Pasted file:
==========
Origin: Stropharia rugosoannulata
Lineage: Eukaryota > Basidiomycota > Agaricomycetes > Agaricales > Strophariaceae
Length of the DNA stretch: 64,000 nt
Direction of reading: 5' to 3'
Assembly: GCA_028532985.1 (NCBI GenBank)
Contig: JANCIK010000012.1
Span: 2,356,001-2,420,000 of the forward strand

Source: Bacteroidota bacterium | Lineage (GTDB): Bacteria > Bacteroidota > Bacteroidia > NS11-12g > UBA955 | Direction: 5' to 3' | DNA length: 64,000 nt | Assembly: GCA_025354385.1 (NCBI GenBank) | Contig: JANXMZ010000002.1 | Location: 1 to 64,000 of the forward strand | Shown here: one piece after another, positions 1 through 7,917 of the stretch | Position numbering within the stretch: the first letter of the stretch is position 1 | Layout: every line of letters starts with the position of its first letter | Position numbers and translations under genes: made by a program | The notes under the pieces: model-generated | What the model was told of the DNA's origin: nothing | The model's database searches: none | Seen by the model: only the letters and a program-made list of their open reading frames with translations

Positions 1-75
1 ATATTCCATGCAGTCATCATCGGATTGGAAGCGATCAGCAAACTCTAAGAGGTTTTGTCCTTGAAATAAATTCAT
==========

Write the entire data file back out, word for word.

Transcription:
Origin: Stropharia rugosoannulata
Lineage: Eukaryota > Basidiomycota > Agaricomycetes > Agaricales > Strophariaceae
Length of the DNA stretch: 64,000 nt
Direction of reading: 5' to 3'
Assembly: GCA_028532985.1 (NCBI GenBank)
Contig: JANCIK010000012.1
Span: 2,356,001-2,420,000 of the forward strand

Source: Bacteroidota bacterium | Lineage (GTDB): Bacteria > Bacteroidota > Bacteroidia > NS11-12g > UBA955 | Direction: 5' to 3' | DNA length: 64,000 nt | Assembly: GCA_025354385.1 (NCBI GenBank) | Contig: JANXMZ010000002.1 | Location: 1 to 64,000 of the forward strand | Shown here: one piece after another, positions 1 through 7,917 of the stretch | Position numbering within the stretch: the first letter of the stretch is position 1 | Layout: every line of letters starts with the position of its first letter | Position numbers and translations under genes: made by a program | The notes under the pieces: model-generated | What the model was told of the DNA's origin: nothing | The model's database searches: none | Seen by the model: only the letters and a program-made list of their open reading frames with translations

Positions 1-75
1 ATATTCCATGCAGTCATCATCGGATTGGAAGCGATCAGCAAACTCTAAGAGGTTTTGTCCTTGAAATAAATTCAT